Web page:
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With All Alarms Sounding, EPA Has Few Answers and Less Planning


November 15, 2023 - In the hours before the regulators at the Federal Energy Regulatory Commission (FERC) sat down with stakeholders from across the country to discuss the nation’s deteriorating grid reliability, the urgency of the gathering was underscored by a new and deeply unsettling winter reliability assessment.

The North American Electric Reliability Corporation (NERC) found in its most recent winter assessment that the electric grid is on the brink of another winter catastrophe.

“Much of North America is at an elevated risk of insufficient energy supplies this winter and is highly exposed to risks of energy emergencies,” NERC wrote in a statement that accompanied the report.

NERC warned that while summer months have traditionally presented the greatest challenges to the grid, winter and its freezing temperatures are proving equally daunting. The natural gas system is squarely in NERC’s sights as a grave vulnerability with freezing wellheads, distribution systems and pipelines a reoccurring problem that has starved power plants of fuel.

Rich Nolan, the National Mining Association’s president and CEO, said this “assessment once again shows that our grid reliability is in crisis. Each year, the challenges grow more acute with the accelerating loss of the nation’s essential coal generating capacity. Fuel security – once guaranteed – is now a key challenge threatening the supply of power for tens-of-millions of Americans.”

Nolan added, “there is unanimous concern from the states, grid operators, utilities, electric co-ops and the nation’s foremost reliability regulators that the pace of change driven by misguided policy is overtaking the reliability needs of the bulk power system. More than ever, we need an energy policy course correction before this deeply alarming situation becomes untenable.”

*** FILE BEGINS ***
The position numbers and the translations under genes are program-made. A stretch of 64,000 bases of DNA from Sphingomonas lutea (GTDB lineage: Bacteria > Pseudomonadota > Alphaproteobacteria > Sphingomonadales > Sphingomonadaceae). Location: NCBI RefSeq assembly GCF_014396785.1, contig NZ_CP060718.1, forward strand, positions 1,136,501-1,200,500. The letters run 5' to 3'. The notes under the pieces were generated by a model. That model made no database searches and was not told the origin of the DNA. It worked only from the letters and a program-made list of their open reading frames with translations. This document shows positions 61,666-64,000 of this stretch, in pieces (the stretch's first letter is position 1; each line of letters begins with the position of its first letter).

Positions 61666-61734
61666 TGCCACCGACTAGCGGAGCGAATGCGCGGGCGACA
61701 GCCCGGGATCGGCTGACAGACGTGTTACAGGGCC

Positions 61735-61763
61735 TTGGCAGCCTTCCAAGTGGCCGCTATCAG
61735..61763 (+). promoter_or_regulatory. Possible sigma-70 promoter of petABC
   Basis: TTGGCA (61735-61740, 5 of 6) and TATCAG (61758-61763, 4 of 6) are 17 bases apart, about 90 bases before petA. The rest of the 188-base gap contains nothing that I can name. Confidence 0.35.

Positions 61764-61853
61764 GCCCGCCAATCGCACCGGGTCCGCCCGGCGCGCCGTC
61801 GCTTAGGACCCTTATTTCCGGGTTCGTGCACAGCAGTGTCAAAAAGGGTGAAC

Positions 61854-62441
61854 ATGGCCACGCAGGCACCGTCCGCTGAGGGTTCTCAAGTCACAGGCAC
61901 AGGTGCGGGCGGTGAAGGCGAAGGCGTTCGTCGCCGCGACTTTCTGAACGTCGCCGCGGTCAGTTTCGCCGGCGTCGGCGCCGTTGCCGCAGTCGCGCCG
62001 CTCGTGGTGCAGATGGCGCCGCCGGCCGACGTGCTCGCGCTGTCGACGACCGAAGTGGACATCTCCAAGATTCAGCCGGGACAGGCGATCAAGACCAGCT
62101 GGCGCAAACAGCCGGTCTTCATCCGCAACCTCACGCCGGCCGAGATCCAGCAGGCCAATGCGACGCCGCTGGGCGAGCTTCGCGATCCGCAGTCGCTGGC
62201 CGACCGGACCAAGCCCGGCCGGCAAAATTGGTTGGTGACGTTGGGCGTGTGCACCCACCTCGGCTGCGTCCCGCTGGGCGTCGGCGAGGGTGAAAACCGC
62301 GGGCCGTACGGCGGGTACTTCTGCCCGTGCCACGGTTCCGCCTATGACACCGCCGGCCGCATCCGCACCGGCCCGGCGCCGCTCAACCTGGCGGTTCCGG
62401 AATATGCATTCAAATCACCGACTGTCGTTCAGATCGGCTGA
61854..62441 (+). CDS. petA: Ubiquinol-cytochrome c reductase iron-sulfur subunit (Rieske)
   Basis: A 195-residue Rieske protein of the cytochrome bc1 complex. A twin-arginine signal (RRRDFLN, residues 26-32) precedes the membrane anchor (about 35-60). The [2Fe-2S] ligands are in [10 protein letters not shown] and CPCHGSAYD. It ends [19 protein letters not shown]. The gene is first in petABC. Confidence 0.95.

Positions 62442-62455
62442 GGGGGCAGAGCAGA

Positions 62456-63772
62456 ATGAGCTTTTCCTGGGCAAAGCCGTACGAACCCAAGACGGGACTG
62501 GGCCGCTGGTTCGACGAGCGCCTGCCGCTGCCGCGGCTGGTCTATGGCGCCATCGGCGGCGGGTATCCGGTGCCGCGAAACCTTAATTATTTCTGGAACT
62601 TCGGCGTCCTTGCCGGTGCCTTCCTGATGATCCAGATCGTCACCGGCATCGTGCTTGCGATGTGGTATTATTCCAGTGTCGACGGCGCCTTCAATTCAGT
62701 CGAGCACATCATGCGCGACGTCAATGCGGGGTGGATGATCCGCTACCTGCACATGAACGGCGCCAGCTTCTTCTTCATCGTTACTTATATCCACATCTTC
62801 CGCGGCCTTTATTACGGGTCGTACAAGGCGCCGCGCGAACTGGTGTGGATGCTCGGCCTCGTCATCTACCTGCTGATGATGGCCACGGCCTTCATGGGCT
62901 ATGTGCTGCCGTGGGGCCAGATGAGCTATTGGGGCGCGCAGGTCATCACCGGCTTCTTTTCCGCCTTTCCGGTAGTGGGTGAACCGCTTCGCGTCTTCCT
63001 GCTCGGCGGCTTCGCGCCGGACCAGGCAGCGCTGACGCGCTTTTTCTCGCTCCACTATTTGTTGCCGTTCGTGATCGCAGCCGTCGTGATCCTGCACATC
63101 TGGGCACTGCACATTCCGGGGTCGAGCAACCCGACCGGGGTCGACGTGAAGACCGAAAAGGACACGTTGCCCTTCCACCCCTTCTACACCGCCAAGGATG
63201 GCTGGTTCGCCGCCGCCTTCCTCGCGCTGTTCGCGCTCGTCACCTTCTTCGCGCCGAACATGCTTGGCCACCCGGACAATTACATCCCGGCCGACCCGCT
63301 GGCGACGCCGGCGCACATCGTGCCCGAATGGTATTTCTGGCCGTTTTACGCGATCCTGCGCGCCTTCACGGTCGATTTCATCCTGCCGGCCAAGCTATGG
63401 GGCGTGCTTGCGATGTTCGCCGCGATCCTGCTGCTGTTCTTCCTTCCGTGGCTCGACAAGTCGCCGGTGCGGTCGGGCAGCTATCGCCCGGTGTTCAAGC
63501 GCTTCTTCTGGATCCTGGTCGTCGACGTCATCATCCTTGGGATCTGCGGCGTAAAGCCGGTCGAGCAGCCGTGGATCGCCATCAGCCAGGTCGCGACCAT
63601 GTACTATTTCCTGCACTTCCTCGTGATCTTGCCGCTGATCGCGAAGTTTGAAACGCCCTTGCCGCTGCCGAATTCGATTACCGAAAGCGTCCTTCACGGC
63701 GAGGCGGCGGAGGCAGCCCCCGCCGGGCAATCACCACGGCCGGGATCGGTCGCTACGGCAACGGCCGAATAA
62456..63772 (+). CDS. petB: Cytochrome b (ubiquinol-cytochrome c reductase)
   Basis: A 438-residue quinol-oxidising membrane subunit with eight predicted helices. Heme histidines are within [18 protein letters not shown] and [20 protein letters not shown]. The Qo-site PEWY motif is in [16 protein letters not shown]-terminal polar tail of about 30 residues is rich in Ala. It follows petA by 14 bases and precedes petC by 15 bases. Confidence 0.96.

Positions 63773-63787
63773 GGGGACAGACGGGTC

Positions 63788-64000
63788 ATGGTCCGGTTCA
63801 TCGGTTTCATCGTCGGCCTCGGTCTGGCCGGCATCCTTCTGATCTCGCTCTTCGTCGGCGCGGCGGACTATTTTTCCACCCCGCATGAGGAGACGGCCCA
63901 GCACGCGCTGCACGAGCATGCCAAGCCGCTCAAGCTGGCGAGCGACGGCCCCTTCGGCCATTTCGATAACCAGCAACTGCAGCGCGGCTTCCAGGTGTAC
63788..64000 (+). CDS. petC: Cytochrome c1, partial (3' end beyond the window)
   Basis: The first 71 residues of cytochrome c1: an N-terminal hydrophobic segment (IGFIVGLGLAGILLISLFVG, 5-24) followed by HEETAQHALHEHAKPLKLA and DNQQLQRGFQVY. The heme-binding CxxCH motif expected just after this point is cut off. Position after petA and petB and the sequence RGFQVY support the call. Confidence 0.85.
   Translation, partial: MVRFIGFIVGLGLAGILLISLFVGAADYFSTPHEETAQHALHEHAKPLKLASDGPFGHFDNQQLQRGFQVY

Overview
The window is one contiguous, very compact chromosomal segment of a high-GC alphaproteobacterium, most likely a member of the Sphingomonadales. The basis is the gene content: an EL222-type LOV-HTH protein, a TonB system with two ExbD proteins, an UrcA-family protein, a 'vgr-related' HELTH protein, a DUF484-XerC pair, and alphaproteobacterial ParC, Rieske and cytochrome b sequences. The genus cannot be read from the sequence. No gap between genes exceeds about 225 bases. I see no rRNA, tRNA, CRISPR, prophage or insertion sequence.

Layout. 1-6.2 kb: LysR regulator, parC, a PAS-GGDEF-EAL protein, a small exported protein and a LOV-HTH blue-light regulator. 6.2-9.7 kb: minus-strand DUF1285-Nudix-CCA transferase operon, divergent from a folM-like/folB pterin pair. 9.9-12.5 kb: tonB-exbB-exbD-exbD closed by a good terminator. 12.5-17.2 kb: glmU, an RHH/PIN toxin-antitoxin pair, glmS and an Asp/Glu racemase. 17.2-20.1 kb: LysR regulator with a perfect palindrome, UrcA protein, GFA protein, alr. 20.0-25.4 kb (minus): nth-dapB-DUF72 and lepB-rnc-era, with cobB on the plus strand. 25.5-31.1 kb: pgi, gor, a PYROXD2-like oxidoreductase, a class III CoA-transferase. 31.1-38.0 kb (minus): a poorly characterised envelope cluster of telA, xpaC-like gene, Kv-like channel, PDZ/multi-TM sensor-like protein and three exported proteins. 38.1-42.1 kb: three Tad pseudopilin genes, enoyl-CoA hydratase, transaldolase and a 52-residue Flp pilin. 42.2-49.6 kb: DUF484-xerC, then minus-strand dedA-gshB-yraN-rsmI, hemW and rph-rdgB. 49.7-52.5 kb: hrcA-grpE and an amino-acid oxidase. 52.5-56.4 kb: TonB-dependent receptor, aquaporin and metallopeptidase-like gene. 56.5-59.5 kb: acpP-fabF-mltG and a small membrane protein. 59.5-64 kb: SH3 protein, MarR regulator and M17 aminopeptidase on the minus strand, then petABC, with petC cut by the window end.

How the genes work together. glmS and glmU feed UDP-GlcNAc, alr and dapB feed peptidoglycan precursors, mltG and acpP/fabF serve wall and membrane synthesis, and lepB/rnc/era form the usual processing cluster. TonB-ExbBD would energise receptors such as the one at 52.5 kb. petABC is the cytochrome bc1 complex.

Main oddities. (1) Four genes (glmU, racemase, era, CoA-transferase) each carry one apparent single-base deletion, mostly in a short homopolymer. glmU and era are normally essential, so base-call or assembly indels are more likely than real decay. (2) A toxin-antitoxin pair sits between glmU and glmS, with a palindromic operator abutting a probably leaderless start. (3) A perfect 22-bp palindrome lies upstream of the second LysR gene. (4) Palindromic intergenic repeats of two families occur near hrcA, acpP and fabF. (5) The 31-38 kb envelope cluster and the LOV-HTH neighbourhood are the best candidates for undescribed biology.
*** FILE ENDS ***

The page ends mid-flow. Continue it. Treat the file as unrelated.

And that’s the essential question: what is being done to course correct?
FERC Presses EPA

At FERC’s reliability technical conference, Joseph Goffman, principal deputy assistant administrator for the Office of Air and Radiation at the U.S. Environmental Protection Agency (EPA), faced an hour of questions from the four FERC commissioners on the seriousness with which his office is considering reliability and the threat the so-called Clean Power Plan 2.0 poses to a system already pushed to the breaking point.

Goffman tried to downplay the impact of the proposed rule, pointing to claimed flexibilities in compliance, past experience in pressing technology mandates as well as his willingness to listen to concerns. But, as the commissioners reminded him, the past is not prologue and the bulk power system has never been stressed in the way it is now, nor has the proposed pace and scope of proposed change been so large.

Commissioner Mark Christie pressed Goffman on the number of coal and natural gas plants that could be forced to retire under the rule considering the immense challenges with installing carbon capture and hydrogen technology and infrastructure. Goffman could not provide a number.

Christie also asked how many natural gas and coal units will be able to get financing to install carbon reduction technologies. “If they can’t get financing, they’re going to shut down — it’s that simple,” Christie said. Goffman replied that the agency had not analyzed this.